Home Energy and Environment Electric Vehicles Should Not Be Delayed in Virginia

Electric Vehicles Should Not Be Delayed in Virginia


by Alleyn Harned, a Harrisonburg resident who is Director of Virginia Clean Cities – a statewide nonprofit organization working to reduce Virginia’s dependence on oil through transportation solutions.

In this General Assembly session, Delegate Tony Wilt (R) has introduced new legislation which seeks to increase consumers’ transportation costs and to maintain our dependence on foreign oil. Both of these things, of course, are unacceptable in the beautiful Shenandoah Valley, a region of Virginia that produces no oil and can benefit so greatly from access to new transportation technologies.

On Friday, January 21st, Delegate Wilt sent his constituents an email mentioning his 2022 legislation where he emphasized “clean and affordable energy” emphasizing an “all-of-the-above” energy approach, then posted House Bill 1267 which is a serious efforts to increase costs for clean energy to long-halt Virginia’s clean car emissions standards.

Delegate Wilt’s attempt to delay Virginia’s modest goals for access to electric vehicles at dealerships will send consumers to neighboring states for the rest of the decade for access to many of these electric cars. This will benefit Maryland’s and North Carolina’s economies; will limit Virginia residents’ choices; and  will put Virginia at a competitive disadvantage. In the U.S., auto manufacturers send electric vehicles first to states like Virginia, which have adopted regulatory standards for the technology, something that is underway with the Virginia Department of Environmental Quality and auto dealers, after being signed into law in 2021. Delegate Wilt’s bill unnecessarily delays an area of agreement with government, consumers, dealers, and citizens, by adding years to an already slow enactment calendar for access to electric vehicles. Why delay Virginia’s progress and hold us back from future growth?

This delay will likely also serve to steeply increase costs to Virginia consumers for vehicles and keep consumers stuck with more-expensive gasoline, which currently hovers around $3.25-$3.50 per gallon. All at a time when we’re getting major announcements from automakers of new technology offerings ahead. Clearly, we shouldn’t want the Commonwealth and its citizens to be left behind. Electric vehicles are important for jobs, consumers, and environmental opportunity, since Virginia produces nearly no oil, but *does* produce vehicle components and an increasingly low-polluting electricity mix. With today’s relatively low retail electricity costs, an EV is only about $1 a gallon equivalent. By delaying access, this bill locks in higher fuel costs and reliance on pollution-emitting oil.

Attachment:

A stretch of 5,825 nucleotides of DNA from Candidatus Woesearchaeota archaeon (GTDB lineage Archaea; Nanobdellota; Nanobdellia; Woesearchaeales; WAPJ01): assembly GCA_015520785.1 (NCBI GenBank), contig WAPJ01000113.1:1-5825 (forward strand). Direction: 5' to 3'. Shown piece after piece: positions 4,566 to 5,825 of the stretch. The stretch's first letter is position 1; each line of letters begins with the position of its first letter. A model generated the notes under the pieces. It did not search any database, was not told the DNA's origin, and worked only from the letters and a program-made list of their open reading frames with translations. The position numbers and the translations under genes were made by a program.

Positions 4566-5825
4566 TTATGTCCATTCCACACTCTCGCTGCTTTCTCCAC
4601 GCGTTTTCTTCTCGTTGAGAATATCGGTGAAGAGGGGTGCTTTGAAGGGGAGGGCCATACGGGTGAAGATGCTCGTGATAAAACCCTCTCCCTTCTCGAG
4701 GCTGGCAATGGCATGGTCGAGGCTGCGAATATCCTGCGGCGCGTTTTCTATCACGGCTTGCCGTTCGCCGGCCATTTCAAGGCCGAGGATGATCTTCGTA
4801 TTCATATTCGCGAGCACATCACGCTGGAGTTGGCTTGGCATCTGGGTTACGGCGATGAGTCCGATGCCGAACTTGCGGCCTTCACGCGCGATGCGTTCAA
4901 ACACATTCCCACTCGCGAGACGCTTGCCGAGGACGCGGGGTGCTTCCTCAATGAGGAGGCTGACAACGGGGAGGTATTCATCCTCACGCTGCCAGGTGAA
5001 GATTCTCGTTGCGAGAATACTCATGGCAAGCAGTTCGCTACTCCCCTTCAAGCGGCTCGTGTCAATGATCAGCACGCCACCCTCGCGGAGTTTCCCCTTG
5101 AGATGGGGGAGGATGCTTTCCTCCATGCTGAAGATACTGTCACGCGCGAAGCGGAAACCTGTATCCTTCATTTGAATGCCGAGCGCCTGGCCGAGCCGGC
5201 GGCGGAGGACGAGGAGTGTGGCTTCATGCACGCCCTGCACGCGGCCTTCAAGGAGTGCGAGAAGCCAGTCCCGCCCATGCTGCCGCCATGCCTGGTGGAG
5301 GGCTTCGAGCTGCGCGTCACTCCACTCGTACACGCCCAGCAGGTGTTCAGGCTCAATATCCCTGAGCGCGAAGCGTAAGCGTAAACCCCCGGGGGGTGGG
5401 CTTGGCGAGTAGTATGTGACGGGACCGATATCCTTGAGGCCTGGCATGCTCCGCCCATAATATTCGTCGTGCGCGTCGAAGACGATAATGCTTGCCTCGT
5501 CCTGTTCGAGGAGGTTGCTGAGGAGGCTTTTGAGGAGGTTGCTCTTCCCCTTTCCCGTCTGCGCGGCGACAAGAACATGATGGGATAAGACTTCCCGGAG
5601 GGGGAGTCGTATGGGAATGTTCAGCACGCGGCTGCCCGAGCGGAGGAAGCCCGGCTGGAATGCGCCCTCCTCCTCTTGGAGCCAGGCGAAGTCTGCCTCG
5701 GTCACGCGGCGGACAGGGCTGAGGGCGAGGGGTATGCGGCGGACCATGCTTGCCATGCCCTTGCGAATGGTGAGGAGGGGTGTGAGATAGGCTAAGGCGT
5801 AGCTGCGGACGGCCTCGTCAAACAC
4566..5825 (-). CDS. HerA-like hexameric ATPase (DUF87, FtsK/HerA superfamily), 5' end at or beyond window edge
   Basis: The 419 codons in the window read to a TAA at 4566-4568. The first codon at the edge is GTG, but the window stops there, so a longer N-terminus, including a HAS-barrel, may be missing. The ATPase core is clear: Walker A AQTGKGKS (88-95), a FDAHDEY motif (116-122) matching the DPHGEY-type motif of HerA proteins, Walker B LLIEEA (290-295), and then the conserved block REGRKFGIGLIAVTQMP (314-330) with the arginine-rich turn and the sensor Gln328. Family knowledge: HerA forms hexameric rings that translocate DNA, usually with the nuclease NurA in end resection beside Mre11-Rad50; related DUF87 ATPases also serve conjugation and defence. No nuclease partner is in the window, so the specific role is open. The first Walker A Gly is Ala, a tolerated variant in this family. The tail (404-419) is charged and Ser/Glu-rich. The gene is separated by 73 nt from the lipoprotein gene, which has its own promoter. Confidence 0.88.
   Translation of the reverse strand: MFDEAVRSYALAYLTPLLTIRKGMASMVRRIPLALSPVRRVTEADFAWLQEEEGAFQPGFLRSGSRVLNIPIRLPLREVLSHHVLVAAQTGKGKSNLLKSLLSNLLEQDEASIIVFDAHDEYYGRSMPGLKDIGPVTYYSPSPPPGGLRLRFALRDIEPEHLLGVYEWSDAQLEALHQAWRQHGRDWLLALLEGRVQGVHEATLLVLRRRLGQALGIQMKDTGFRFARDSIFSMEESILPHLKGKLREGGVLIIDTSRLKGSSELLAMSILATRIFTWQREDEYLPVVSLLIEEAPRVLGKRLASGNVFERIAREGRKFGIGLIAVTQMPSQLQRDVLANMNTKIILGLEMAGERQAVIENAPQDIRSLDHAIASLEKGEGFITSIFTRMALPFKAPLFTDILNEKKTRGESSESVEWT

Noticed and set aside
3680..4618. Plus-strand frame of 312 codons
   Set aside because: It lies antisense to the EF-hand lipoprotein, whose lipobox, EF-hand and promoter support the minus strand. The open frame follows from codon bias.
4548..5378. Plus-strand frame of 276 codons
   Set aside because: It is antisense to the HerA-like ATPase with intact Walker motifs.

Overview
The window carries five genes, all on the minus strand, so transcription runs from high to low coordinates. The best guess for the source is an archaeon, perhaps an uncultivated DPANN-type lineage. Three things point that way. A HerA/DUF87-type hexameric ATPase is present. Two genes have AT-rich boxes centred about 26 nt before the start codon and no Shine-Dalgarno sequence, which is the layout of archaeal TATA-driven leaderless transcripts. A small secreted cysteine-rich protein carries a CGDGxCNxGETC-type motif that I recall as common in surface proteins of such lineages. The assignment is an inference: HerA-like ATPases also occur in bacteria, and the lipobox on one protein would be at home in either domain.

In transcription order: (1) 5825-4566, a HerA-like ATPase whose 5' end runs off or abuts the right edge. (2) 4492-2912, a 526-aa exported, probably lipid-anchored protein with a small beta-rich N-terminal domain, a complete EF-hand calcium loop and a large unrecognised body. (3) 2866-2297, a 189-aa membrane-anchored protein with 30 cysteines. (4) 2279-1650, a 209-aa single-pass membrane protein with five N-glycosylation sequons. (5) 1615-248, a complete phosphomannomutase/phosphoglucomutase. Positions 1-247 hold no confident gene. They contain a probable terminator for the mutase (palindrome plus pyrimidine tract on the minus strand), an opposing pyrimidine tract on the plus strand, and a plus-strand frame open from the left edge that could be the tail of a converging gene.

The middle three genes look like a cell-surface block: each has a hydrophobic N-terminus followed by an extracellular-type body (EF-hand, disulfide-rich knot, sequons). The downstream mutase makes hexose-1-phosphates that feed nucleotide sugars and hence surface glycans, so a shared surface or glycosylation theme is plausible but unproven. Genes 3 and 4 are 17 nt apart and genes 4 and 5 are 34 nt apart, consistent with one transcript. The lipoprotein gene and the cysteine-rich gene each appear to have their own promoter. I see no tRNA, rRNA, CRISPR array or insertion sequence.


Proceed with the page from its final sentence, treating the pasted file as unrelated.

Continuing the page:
Transportation is Virginia’s largest home energy cost, often four times the cost of heating, cooling and electricity, and is borne disproportionately by rural or lower-income populations.  Electrification of transportation is a way to give consumers a direct raise, by getting lower cost transportation energy to communities that need it the most. The benefits of electric cars are also expected to be greater in rural areas, which often require longer distance travel. Fueleconomy.gov is a great source where folks can see how much money would be saved from and electric vehicle compared to a traditional vehicle. There are many American-made, plug-in hybrid EVs and full EVs that also have less maintenance and lower overall costs than gasoline vehicles.

Del. Wilt’s bill’s intent to delay the adoption of EVs is also harmful for human health as transportation is a key source of pollution. The Lung Association’s Road to Clean Air report found that avoided health cost benefits in 2050 will be more than $1.3 billion in Virginia if we transition to EVs. Electric transportation contributes to 115 fewer premature deaths by 2050; 1,783 asthma attacks avoided in 2050; and 8,189 work loss days avoided by 2050 (equivalent of recreating 31 full time jobs worth of labor just for allowing the technology to advance).

Members of the Virginia General Assembly should reject this legislation and any effort to decrease Virginia’s modest clean car standards. We have an opportunity for powerful economic development with electric cars in all areas of the Commonwealth, to reduce energy dependence on imported oil, and to improve our position in the world. We should seize that opportunity. 

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